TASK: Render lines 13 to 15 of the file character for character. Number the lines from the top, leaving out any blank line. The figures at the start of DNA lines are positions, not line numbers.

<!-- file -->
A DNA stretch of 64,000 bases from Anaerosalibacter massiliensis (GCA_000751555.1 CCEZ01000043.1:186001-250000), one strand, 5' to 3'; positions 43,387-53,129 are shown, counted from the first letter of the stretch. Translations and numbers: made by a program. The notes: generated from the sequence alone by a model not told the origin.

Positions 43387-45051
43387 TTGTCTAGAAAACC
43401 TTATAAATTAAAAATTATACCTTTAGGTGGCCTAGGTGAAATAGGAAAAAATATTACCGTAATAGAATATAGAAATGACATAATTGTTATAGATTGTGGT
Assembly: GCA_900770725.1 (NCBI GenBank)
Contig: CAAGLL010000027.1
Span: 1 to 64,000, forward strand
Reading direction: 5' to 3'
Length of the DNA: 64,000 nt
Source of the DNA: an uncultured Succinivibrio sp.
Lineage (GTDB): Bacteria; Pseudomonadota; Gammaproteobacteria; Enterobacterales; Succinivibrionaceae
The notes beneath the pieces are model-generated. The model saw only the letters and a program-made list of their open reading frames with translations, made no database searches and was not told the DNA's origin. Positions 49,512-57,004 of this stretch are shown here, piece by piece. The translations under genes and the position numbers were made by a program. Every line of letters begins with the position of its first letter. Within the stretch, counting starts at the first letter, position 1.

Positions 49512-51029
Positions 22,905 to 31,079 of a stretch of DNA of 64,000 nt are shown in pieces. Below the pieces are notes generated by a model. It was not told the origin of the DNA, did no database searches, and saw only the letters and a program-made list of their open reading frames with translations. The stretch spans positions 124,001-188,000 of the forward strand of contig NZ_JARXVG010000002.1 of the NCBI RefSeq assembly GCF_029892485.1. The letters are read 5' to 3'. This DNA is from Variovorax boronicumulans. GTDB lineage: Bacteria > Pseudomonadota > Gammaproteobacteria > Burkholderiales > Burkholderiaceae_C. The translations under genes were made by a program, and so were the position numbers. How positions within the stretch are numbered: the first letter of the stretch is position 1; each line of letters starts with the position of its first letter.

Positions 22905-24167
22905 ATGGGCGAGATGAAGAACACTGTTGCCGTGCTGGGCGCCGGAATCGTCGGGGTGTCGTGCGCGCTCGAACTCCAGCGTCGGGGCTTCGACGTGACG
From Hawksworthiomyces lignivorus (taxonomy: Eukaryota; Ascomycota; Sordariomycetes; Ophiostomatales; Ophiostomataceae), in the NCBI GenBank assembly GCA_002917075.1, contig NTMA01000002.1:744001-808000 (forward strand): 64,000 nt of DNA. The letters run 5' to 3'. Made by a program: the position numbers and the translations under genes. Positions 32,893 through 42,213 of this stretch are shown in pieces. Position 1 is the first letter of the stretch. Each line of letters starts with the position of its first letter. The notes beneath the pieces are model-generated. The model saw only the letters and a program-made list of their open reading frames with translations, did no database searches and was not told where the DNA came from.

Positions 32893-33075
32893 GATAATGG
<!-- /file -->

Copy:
Positions 49512-51029
Positions 22,905 to 31,079 of a stretch of DNA of 64,000 nt are shown in pieces. Below the pieces are notes generated by a model. It was not told the origin of the DNA, did no database searches, and saw only the letters and a program-made list of their open reading frames with translations. The stretch spans positions 124,001-188,000 of the forward strand of contig NZ_JARXVG010000002.1 of the NCBI RefSeq assembly GCF_029892485.1. The letters are read 5' to 3'. This DNA is from Variovorax boronicumulans. GTDB lineage: Bacteria > Pseudomonadota > Gammaproteobacteria > Burkholderiales > Burkholderiaceae_C. The translations under genes were made by a program, and so were the position numbers. How positions within the stretch are numbered: the first letter of the stretch is position 1; each line of letters starts with the position of its first letter.

Positions 22905-24167